Each year, nearly 4,000 Israeli young adults without family backing age out of the social welfare system and are forced into independence. Unfortunately, as they try to make it on their own, they have little to no resources to help them assume adult responsibilities. Most of these children have lived in out-of-home care arrangements (i.e. youth facilities, boarding schools and foster families) until the age of 18. They lose significant financial, educational and social support that government agencies and non-profits have provided.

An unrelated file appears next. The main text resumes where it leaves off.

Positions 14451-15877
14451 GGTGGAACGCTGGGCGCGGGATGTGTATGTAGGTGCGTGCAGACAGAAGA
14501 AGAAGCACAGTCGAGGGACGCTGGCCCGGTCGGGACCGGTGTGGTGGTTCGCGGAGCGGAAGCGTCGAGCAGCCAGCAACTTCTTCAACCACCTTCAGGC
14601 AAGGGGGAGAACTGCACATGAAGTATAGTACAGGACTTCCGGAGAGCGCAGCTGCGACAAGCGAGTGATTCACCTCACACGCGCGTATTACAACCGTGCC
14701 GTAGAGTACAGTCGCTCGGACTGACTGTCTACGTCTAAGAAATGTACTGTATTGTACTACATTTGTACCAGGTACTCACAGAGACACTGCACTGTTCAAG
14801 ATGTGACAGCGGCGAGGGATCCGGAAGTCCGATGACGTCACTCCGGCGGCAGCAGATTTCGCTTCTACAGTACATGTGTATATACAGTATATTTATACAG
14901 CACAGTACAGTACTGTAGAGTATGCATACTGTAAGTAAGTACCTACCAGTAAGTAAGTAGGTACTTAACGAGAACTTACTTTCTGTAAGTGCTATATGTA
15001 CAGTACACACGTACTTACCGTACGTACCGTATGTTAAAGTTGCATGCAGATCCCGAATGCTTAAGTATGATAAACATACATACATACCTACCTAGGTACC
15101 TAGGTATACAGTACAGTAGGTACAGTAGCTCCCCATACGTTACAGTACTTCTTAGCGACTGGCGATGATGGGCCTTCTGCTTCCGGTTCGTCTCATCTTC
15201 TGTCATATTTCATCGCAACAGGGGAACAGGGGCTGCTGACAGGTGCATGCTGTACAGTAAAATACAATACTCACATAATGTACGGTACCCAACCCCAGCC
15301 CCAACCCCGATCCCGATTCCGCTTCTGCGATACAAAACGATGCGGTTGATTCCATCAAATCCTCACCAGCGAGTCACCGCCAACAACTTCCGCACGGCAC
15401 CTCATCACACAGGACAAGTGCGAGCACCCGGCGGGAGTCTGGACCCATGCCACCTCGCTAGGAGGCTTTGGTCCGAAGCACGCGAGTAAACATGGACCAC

Transitioning to independent adult life can be challenging even for those with a strong education and supportive family. Studies show that foster youth who age out of child welfare are more susceptible to living a life of poverty, abuse and homelessness. Their educational level is far below the general population leaving them unskilled, unemployed and at greater risk of illness. Being preoccupied with daily survival, this population often fails to realize their potential to become the independent and successful citizens they can be.